Bearded Dragon Hints And Tips
I first worked with bearded dragons back in 1996, when I was still relatively new to lizard keeping. I was working in a reptile department in a local garden centre. I had been working in the reptile department for a while when one day some beautiful spiky creatures arrived. I was amazed how confident and outgoing they were compared to all of the other lizards that I was used to caring for (eg Anoles, Black Agamas, Ameivas, etc).
They were very expensive compared to the other species of lizards, but they sold like hot cakes.
Since then bearded dragons have grown in popularity, with good reason. They make great pets, but being a reptile they have very particular requirements in order to thrive: temperature, UV lighting, space and diet.
Since I first worked with bearded dragons there have been some huge improvements in equipment and understanding and therefore welfare. UV lights are so much better these days, thermometers and thermostats are much more accurate making it significantly easier to provide a suitable environment.
To help you care for your bearded dragon in the best possible way, the whole team put our heads together to come up with useful tips and tricks – things we wish we’d been told when we started!
I hope you find this useful and would really appreciate your feedback and if you have any tips of your own – please email me firstname.lastname@example.org.
- Ask lots of questions and question the answers – this will help you to understand more and you will be able to see if the person you are talking to understands bearded dragons and their care.
- There is no such thing as a stupid question. None of us are born knowing all the answers – so if you don’t know, ASK. Nobody is going to laugh at you.
- Before you take on a pet of any type make sure you understand what is involved in caring for the whole life of the animal. All pets have particular requirements, so make sure you understand what you need to do to provide the best life for your pet.
- Bearded Dragons live for an average of 10-15 years although the oldest we know of lived to the ripe old age of 17 years. But I have a feeling that with the new and improved UVB lights and better diets that they may live even longer. Are you ready for the commitment?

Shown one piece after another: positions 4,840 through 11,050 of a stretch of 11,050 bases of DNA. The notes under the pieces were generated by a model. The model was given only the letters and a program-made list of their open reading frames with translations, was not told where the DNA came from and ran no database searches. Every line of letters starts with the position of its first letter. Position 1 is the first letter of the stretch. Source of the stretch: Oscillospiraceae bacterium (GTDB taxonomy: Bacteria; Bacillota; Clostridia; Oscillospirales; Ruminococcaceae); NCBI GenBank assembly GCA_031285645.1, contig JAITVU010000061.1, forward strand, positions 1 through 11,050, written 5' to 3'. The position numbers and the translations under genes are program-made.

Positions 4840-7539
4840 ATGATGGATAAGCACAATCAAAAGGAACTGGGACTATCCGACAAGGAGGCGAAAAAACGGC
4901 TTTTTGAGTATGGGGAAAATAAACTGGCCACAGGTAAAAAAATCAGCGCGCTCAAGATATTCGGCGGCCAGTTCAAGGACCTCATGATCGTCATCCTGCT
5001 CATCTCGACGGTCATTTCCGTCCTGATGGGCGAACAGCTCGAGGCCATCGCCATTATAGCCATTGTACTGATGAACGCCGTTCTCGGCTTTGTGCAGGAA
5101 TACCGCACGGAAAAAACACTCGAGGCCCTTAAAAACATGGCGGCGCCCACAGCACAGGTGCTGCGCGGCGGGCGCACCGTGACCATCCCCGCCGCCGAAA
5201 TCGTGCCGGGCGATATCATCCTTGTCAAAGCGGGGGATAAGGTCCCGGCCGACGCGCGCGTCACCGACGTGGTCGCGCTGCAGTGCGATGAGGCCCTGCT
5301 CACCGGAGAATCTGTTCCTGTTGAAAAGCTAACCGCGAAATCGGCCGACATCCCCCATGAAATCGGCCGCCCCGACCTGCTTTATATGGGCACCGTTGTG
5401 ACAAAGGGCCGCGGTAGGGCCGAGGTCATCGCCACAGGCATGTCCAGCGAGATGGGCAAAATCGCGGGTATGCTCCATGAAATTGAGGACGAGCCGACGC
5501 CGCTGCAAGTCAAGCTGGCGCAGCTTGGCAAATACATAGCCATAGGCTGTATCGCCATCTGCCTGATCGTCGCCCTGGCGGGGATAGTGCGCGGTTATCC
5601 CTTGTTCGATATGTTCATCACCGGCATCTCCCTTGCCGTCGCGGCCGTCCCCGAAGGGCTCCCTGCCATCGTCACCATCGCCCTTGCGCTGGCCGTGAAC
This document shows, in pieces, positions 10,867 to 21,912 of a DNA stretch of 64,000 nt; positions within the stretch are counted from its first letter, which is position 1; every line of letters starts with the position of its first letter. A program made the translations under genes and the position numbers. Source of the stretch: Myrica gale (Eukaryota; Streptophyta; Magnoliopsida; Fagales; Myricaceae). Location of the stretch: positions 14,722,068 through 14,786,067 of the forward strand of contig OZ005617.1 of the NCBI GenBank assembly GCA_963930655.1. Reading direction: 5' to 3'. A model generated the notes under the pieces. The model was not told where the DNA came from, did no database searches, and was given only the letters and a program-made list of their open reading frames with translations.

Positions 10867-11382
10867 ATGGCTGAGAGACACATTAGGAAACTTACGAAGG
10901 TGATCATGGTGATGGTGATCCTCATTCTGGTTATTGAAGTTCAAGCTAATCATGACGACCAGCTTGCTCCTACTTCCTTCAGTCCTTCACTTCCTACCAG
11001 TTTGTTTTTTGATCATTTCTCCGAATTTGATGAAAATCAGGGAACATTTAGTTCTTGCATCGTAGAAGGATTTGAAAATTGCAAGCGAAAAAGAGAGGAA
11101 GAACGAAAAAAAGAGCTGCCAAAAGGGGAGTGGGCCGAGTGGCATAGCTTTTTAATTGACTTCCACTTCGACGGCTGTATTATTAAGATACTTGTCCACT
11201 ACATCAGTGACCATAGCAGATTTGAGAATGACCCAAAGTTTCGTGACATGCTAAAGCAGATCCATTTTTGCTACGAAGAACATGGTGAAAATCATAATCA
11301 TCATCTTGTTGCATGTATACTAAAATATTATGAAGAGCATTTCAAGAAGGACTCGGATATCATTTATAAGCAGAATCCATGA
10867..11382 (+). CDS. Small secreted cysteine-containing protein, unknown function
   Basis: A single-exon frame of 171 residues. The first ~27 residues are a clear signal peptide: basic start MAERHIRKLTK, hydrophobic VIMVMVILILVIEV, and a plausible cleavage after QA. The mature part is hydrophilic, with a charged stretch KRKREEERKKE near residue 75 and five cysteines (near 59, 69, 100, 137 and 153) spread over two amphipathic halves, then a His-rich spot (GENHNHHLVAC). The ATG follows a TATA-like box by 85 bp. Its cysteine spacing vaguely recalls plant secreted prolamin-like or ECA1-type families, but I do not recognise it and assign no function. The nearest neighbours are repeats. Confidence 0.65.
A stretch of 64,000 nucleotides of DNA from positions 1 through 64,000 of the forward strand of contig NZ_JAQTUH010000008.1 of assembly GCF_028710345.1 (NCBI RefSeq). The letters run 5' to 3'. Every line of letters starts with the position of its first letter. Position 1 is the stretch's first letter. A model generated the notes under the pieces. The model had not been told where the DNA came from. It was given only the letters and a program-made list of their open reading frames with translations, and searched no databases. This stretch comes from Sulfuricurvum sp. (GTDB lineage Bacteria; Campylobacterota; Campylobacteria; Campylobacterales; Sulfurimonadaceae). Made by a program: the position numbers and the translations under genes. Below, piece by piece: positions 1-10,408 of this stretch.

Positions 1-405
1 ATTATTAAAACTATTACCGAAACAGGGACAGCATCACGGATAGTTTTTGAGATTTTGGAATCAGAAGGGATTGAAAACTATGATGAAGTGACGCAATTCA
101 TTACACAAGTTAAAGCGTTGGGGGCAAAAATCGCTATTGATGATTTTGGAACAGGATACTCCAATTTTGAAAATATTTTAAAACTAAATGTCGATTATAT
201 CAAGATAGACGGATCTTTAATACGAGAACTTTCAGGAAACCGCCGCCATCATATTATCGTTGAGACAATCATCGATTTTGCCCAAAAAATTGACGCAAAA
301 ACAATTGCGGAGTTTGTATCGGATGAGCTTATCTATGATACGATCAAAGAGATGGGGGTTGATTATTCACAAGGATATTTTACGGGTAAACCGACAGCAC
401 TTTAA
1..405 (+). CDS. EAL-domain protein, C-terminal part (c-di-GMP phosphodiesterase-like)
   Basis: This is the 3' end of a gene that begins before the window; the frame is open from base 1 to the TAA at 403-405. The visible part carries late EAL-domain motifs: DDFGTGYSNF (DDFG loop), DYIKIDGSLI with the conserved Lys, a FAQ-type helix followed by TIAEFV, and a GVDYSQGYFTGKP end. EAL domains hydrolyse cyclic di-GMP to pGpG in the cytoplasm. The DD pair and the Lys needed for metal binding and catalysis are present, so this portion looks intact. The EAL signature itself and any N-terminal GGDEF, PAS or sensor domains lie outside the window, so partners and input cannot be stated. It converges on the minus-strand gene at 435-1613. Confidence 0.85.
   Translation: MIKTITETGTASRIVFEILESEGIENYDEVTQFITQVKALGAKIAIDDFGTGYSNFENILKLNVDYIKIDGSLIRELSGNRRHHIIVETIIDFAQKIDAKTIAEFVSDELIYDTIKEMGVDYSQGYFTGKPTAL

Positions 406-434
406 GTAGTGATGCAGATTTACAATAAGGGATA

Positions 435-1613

- A bath will make them poo (if that doesn’t a trip in the car will).
- Poo smells. Cleaning it up quickly makes life nicer for you and your dragon. Read our guide on How to Clean A Vivarium
- They tend to be nosy, and love to see what’s going on outside their house. Beardies often seem happier if their vivarium is placed somewhere they can watch family comings and goings.
- Your beardie will train you to give it its favourite food. Remember variety in the diet is very important so don’t let your beardie train you!
- Can you recognise the signs of illness in lizards? It is very important to learn. They will not tell you. Here a a few things to look for:
- Sudden weight loss
- Sunken eyes
- Visible hip bones
- Stuck shed skin
- Swollen legs, jaw, stomach, joints, eyes etc….
- Runny poos
- Blackened tail
- Loss of appetite
- Weeping eyes or nose
- Dirty bottom
- Aggression = pain
This is not an exhaustive list – if your dragon shows any of these signs or anything else you are worried about, speak to your vet.
- Female bearded dragons will sometimes lay eggs without mating, if your dragon starts to dig a lot provide a nest box.
- Beardies will sometimes brumate – this is a winter shut down. If yours goes quiet and hides away more than normal, it could be brumating or it could be ill – seek advice sooner, not later.
- Beardies are very tough animals and can survive bad conditions for a while, but don’t let this happen to your pet.
- Pete (the boss) first incubated and reared bearded dragons back in 1997.
- Using a piece of large slate underneath the basking area helps warm your dragon from underneath naturally.
- If you use rocks make sure the dragon cannot dig beneath them, they could get injured if they undermine them to the point where they collapse.
- Use reptile safe plastic plants to decorate your dragon’s house. If they are not marked as animal safe, they might do him harm when he pulls them down, chews on the leaves, or otherwise interacts with them.
- Dragons don’t necessarily need something to hide under, but they do like things to hide behind. Make sure they can get out of your eyeline.
- Use the largest vivarium you can fit in, your beardie will use all of the room you give it – remember, there is no such thing as too large.
- Don’t aim for minimum standards of equipment – buy the best, your dragon will appreciate it.
- Keep the vivarium clean, remove old dry salad and spot clean the vivarium daily.